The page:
Living Space Arts
The Art of Recycling – 2003LIVING SPACE ARTS
In 1998 Mark Wydler, Karen Wydler and Carrie Reichardt set up Living Space Arts. The collective were awarded the DEFRA (Department of Environment, Farming and Rural Affairs) funded contract for this community art project, following a competitive tender process and public vote. Living Space Arts designed, fabricated and installed the project.
The design was inspired by news that Harold Hill had the worst record in the region for recycling. This was taken as the controversial central theme for the artwork, as an attempt to raise awareness and combat the issue. Over 70% of the materials used to make this mural were recycled and re-salvaged.
The 8×2.4m mosaic is a rich and eclectic combination of stylistic influences, from Moroccan inspired borders to New York style graffiti, designed to relate to a diverse audience on multiple levels. The image is dominated by two figures that look out over an industrial landscape. The toxicity of their environment is evident in the smoke and sulphur which fills the air, forcing the young woman to draw on an asthma inhaler.
Beyond the initial stark impression, the Mosaic is an intricate and symbolic composition. An ammonite provides a reference to time and how, in a relatively short period, humans have had such an enormous impact on the planet.Similarly a large fern is a lush, green reminder of the earth’s legacy and our responsibility to maintain it.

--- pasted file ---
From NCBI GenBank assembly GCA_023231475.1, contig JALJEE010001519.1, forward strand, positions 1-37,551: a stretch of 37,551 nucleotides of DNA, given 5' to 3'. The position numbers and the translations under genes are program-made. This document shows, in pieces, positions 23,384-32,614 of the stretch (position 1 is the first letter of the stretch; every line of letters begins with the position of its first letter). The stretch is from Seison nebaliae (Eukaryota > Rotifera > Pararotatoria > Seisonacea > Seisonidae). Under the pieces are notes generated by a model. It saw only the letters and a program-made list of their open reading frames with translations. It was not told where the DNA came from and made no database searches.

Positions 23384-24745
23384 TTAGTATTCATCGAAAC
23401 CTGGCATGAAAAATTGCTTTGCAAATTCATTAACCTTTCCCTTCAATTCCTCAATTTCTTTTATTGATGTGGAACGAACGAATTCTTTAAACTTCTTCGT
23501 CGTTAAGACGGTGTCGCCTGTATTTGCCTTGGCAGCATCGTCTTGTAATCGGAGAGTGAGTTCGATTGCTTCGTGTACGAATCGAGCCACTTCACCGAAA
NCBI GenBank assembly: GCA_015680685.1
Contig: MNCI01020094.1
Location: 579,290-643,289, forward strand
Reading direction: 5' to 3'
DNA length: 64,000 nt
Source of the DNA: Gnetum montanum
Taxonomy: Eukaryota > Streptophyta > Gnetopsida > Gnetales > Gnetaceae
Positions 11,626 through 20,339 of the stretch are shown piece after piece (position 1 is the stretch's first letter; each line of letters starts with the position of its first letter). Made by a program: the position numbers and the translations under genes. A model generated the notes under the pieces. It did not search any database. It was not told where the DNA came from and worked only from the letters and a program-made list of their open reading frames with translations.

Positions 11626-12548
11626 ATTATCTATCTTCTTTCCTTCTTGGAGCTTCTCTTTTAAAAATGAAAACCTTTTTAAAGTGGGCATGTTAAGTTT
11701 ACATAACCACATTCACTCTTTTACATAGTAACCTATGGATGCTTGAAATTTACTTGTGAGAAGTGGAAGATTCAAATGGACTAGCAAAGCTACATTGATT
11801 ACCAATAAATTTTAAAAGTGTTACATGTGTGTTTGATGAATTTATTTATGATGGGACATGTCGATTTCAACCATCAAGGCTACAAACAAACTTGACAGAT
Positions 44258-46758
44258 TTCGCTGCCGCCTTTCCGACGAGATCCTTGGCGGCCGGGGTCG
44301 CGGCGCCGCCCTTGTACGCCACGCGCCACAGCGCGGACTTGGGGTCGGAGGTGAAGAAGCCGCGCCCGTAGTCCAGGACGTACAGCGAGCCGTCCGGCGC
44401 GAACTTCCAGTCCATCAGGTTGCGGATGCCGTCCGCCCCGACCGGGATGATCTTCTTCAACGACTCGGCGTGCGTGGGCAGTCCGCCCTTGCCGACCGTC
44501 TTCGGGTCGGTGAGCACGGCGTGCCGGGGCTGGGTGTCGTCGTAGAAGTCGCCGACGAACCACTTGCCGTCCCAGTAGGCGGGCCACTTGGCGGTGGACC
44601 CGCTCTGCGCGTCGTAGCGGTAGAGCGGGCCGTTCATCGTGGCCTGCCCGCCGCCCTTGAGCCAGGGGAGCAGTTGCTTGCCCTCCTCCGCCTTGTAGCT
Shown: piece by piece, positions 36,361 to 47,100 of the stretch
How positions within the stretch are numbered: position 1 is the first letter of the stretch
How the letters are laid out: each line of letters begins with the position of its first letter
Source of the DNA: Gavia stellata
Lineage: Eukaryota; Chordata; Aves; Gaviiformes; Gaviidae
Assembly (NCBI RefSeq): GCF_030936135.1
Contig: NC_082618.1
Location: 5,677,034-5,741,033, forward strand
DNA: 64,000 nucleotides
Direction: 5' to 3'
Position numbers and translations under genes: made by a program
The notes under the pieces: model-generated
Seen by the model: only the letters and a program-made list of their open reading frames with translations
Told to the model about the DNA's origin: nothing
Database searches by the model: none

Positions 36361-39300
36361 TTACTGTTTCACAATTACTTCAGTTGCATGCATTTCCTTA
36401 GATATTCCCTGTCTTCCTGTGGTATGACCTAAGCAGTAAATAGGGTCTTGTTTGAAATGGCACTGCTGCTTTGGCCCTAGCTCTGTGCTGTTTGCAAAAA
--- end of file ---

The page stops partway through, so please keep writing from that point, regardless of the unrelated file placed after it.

Whilst the work depicts a world in crisis and the problems that need to be addressed by every nation, it grounds these issues and their solutions in the local area and community. A map of the area is incorporated, along with slogans written by children from the local school. These additions have clear but simple implication; think globally, act locally.
The call to action together with evidence of a communal desire to change, transforms this mosaic from a disenfranchised depiction of the world as we know it, to a sign of hope. It shows a community’s desire to address universal environmental issues head on, even if these demands places them under public scrutiny and exposes past failings.